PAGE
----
Read it here:


–  Checking in on the Defense of Rookie Wings and Guards  (from Khrishna Narsu,  Vantage Sports):

” For rookies, playing good defense right away is probably less likely than playing good offense, especially for guards and wings. Defense tends to improve with more experience. So has Andrew Wiggins and his fellow rookie wings improved on their defense during the season?

Not really. Of course, to expect significant improvement within their rookie season is asking a lot. In all likelihood, it will be years before we see any of these five rookies reach their defensive peaks. However, we can see some interesting trends.”

Read it here:


Additional Player Updates:


Willie Green:


Roy Hibbert:


Hassan Whiteside:


Jonas Valanciunas:


Ty Lawson:


Dennis Schroder:


Thad Young:


Jordan Adams:


Alex Ajinca:


Jordan Clarkson:

Today’s Best NBA Stories

–  Steph Curry steps up on defense (from Diamond Leung,

”  Warriors coach Steve Kerr said afterward the only thing he learned about his backcourt that he hadn’t realized as a broadcaster was how Curry could defend at such a high level.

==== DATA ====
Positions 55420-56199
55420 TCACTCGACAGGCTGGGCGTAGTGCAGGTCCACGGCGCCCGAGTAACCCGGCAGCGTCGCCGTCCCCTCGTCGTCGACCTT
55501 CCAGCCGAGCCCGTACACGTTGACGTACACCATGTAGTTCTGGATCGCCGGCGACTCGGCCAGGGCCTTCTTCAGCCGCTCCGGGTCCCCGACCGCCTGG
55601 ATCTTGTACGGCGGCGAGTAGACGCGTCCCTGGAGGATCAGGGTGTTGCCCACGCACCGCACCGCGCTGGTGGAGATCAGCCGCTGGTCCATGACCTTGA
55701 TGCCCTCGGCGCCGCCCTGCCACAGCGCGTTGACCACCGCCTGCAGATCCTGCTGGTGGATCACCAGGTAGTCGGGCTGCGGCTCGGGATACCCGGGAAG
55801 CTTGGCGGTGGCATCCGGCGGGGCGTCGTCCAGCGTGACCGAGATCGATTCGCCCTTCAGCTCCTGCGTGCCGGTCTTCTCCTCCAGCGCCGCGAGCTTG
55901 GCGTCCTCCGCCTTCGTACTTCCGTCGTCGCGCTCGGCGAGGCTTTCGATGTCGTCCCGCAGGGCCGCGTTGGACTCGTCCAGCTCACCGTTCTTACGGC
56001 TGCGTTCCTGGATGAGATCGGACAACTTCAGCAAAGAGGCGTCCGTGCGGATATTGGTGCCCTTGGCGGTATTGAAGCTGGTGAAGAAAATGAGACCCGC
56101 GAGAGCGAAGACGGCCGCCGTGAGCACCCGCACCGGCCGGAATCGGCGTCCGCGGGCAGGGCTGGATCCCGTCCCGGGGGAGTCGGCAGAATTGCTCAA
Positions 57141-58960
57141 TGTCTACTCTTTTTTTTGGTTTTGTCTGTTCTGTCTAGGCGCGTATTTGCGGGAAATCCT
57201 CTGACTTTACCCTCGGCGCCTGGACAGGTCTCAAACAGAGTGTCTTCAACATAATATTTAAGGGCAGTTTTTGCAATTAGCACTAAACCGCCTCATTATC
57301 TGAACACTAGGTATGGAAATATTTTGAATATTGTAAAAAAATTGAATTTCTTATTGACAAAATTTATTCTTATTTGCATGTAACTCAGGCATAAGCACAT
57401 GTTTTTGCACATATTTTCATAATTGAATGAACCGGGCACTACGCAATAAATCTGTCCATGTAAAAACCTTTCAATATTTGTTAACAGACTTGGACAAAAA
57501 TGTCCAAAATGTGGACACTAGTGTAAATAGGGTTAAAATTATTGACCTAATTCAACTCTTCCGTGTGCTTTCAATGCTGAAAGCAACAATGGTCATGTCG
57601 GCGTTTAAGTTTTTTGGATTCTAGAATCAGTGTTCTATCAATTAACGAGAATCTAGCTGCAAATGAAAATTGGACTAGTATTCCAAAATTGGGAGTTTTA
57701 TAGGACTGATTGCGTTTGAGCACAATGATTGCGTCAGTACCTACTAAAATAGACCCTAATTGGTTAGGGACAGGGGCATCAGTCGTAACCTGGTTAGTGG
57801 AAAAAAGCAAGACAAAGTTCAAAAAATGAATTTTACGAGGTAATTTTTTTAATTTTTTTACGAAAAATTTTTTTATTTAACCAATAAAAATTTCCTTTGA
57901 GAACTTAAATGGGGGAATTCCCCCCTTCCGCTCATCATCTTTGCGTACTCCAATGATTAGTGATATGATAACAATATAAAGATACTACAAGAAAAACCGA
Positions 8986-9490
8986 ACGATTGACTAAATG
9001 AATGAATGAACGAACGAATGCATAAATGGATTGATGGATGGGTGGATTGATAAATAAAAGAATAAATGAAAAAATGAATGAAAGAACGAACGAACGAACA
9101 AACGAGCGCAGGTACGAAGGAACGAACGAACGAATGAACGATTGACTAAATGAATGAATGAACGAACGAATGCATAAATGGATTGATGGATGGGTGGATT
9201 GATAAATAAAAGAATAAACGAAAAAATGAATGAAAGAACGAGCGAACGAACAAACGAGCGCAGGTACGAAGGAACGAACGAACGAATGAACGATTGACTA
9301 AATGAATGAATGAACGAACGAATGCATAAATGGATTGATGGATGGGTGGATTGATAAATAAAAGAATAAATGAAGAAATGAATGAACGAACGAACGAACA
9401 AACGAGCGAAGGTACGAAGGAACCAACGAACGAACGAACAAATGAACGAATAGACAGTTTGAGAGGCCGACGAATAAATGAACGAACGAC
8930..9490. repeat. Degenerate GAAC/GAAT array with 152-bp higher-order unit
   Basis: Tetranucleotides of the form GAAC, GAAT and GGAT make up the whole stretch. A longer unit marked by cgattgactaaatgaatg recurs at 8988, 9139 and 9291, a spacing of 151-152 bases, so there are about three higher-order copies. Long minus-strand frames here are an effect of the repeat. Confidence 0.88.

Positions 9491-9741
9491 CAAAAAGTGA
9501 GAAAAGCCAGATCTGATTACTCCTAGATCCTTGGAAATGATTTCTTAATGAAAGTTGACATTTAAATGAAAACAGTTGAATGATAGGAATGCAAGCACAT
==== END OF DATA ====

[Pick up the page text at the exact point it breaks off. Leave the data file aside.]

“I knew he was better defensively than people gave him credit for, but honestly what he’s done this year at that end is remarkable,”

Read it here:


Nikola Vucevic: Center of the Magic’s offense (from Joe Atmonavage,

” Vucevic’s diverse offensive skill-set has been the focal point of the Magic’s offense through the first 13 games of the season. In today’s NBA, very few teams have the ability to run their offense through their center. Many teams are perimeter-oriented and rely on wing play to consistently get quality looks on offense. The Magic do depend on perimeter players like Tobias Harris offensively, but Vucevic is at the epicenter.”

Read and view it here: